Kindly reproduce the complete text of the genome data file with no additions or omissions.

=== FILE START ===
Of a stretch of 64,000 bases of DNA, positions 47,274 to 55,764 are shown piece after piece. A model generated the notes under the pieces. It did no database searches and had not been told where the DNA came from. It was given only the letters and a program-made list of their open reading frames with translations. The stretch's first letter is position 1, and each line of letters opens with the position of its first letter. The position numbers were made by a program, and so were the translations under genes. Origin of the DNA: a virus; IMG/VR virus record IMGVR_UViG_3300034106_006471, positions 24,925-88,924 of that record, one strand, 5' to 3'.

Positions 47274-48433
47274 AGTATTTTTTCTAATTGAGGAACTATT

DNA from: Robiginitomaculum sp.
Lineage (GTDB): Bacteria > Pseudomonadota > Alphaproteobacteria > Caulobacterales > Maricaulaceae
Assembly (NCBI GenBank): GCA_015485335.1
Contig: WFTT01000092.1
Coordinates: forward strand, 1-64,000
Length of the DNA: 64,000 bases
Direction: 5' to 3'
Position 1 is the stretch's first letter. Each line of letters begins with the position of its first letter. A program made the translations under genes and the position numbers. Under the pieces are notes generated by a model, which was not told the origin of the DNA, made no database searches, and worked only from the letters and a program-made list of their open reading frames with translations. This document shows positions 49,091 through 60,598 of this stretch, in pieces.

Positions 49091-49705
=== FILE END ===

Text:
Of a stretch of 64,000 bases of DNA, positions 47,274 to 55,764 are shown piece after piece. A model generated the notes under the pieces. It did no database searches and had not been told where the DNA came from. It was given only the letters and a program-made list of their open reading frames with translations. The stretch's first letter is position 1, and each line of letters opens with the position of its first letter. The position numbers were made by a program, and so were the translations under genes. Origin of the DNA: a virus; IMG/VR virus record IMGVR_UViG_3300034106_006471, positions 24,925-88,924 of that record, one strand, 5' to 3'.

Positions 47274-48433
47274 AGTATTTTTTCTAATTGAGGAACTATT

DNA from: Robiginitomaculum sp.
Lineage (GTDB): Bacteria > Pseudomonadota > Alphaproteobacteria > Caulobacterales > Maricaulaceae
Assembly (NCBI GenBank): GCA_015485335.1
Contig: WFTT01000092.1
Coordinates: forward strand, 1-64,000
Length of the DNA: 64,000 bases
Direction: 5' to 3'
Position 1 is the stretch's first letter. Each line of letters begins with the position of its first letter. A program made the translations under genes and the position numbers. Under the pieces are notes generated by a model, which was not told the origin of the DNA, made no database searches, and worked only from the letters and a program-made list of their open reading frames with translations. This document shows positions 49,091 through 60,598 of this stretch, in pieces.

Positions 49091-49705